Viscosity: How thick are liquids?

In this lab, students demonstrate the properties of different fluids. Students will compare the viscosities of various liquids, see how the shape of objects effect drag, and finally experiment with polymers.

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Student Version
Student Advanced Version

Teacher Version

Recommended Prerequisites:
  • Basic version is good for most students.
  • For the advanced version, algebra is recommended.
Key Concepts:
  • Viscosity tells us the resistance of a fluid on which a force is acting. For fluids, it basically refers to how ‘thick’ a fluid is.
  • Drag measures the forces that oppose the motion of an object through a fluid. The lower the drag on an object the faster it travels through a fluid.
  • A polymer is a large molecule chain that is made up of a repeating structural units linked by chemical bonds. Polymers are everywhere! Plastic is a polymer that we use all of the time — in our nalgene bottles, vegetable grocery bags, and snowboards. Silly putty is also a polymer! How about in your body? DNA and proteins are polymers too!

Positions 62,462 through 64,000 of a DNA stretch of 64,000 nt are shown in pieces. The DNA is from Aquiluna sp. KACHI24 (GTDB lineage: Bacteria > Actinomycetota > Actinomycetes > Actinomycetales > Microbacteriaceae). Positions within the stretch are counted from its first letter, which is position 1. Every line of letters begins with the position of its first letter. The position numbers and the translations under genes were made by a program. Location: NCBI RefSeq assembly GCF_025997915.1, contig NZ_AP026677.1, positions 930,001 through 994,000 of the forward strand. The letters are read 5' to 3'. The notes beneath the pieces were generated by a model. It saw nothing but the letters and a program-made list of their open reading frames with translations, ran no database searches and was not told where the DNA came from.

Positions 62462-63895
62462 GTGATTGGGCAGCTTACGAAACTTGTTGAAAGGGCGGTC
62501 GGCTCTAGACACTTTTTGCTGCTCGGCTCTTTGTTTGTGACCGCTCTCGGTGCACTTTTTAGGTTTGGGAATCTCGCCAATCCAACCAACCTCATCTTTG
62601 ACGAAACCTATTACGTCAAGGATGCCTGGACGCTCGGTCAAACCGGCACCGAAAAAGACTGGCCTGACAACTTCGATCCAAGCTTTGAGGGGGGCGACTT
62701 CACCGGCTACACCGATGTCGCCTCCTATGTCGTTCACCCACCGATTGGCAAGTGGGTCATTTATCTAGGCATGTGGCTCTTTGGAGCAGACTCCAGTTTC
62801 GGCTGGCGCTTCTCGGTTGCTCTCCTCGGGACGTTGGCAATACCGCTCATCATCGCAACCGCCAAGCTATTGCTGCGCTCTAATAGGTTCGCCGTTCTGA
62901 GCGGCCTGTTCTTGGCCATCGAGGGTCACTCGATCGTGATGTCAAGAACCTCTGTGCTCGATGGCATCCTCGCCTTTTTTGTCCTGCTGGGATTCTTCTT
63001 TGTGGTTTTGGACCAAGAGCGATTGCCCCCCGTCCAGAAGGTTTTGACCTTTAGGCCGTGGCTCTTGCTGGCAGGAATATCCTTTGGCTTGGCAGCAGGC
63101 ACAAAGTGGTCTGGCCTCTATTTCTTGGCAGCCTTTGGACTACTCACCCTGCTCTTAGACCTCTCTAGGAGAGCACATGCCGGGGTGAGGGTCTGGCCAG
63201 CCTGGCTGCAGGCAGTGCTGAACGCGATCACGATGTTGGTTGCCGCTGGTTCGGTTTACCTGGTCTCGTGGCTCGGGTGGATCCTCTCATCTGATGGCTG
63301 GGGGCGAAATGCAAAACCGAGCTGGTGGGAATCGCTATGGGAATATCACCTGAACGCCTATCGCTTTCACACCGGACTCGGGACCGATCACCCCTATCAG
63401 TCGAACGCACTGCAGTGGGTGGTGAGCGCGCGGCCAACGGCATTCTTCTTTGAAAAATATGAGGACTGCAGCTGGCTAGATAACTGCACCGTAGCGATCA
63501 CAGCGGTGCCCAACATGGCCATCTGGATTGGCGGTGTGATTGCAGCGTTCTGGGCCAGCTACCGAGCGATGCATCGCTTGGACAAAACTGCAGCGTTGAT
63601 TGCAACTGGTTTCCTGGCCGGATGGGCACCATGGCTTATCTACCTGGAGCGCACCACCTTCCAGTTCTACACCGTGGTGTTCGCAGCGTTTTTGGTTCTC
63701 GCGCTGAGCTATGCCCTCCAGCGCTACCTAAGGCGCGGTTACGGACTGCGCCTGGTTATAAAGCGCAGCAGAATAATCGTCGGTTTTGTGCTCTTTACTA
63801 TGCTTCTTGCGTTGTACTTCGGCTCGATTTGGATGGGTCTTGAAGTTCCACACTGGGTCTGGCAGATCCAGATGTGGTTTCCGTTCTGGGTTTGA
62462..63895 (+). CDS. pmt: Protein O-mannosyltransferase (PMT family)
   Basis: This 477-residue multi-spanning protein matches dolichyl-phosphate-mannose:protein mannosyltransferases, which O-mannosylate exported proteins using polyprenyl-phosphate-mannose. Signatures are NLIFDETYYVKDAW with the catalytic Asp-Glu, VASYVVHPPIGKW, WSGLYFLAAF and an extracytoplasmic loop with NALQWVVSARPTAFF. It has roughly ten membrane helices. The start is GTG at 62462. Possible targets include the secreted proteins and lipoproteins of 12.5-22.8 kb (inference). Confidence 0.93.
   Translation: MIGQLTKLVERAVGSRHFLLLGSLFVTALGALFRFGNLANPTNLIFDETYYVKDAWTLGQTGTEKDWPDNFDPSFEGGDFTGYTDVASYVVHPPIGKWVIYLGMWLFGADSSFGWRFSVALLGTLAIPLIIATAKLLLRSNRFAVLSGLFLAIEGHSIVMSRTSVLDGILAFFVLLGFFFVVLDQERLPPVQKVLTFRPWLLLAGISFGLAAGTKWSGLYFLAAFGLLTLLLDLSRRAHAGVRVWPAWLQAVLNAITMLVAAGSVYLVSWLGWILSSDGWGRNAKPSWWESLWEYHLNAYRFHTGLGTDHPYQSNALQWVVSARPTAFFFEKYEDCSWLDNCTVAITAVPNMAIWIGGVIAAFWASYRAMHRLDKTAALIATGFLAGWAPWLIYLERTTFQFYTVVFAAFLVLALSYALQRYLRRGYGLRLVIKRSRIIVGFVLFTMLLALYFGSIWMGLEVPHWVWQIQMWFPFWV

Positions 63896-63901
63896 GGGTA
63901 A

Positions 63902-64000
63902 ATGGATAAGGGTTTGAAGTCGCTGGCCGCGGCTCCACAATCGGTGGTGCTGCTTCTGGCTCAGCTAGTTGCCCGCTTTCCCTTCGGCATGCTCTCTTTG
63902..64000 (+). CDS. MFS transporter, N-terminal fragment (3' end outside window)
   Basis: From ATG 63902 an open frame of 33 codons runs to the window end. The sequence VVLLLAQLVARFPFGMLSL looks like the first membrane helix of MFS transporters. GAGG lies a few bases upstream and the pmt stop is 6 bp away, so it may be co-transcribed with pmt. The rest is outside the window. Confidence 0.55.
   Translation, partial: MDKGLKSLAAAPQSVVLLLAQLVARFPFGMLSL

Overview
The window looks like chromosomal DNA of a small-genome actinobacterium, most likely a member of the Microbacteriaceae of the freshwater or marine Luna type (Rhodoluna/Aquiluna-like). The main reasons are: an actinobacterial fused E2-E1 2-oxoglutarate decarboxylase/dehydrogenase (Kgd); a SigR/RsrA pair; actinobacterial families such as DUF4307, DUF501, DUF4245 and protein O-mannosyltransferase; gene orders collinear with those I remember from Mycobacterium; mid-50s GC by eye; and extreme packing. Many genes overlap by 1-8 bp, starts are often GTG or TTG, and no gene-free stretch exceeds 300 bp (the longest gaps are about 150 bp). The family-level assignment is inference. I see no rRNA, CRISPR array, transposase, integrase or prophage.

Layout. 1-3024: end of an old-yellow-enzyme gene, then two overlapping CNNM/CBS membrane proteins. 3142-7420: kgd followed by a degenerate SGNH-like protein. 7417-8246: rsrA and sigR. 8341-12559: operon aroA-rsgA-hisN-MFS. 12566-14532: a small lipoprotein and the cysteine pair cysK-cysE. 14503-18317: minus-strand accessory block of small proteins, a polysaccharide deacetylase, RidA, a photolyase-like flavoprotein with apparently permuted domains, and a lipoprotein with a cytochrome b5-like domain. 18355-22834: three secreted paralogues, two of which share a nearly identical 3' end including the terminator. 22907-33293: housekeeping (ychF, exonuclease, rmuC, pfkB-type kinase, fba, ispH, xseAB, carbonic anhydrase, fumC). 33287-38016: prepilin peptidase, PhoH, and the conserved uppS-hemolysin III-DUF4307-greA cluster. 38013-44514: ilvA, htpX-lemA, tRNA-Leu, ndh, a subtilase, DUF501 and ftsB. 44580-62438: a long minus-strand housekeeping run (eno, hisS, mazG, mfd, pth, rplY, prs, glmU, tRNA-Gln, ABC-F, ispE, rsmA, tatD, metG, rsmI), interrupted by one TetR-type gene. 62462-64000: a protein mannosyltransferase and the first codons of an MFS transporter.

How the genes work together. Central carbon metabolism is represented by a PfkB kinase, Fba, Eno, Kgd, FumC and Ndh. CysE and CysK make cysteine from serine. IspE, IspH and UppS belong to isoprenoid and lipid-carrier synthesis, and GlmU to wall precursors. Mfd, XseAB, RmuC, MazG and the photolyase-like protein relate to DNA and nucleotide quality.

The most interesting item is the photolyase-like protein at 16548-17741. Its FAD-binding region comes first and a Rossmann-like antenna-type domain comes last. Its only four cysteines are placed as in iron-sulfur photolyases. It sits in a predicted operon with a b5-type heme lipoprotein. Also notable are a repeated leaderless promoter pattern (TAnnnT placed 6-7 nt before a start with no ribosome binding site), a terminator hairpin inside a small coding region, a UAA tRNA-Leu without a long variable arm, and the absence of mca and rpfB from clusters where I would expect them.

• As you will observe, polymers can behave as solids and liquids. In other words, they are viscoelastic.
  • The length of the polymer chains, the chemical structure of the repeat units, and the arrangement of the various repeat units in the polymer can affect the way the polymer behaves at different temperatures, ability to form crystal structures, and their melting points. Thus, as we will see, different polymers such as silly putty and cornstarch and water will behave differently.
  • 3 different colored blocks of clay
  • 3 tall clear glasses or 100 mL graduated cylinders
  • 100 mL of water
  • 100 mL of vegetable oil
  • 100 mL hand soap
  • Stopwatch
  • Ruler
  • Knife
  • Silly putty
  • CD
  • 1 box of cornstarch
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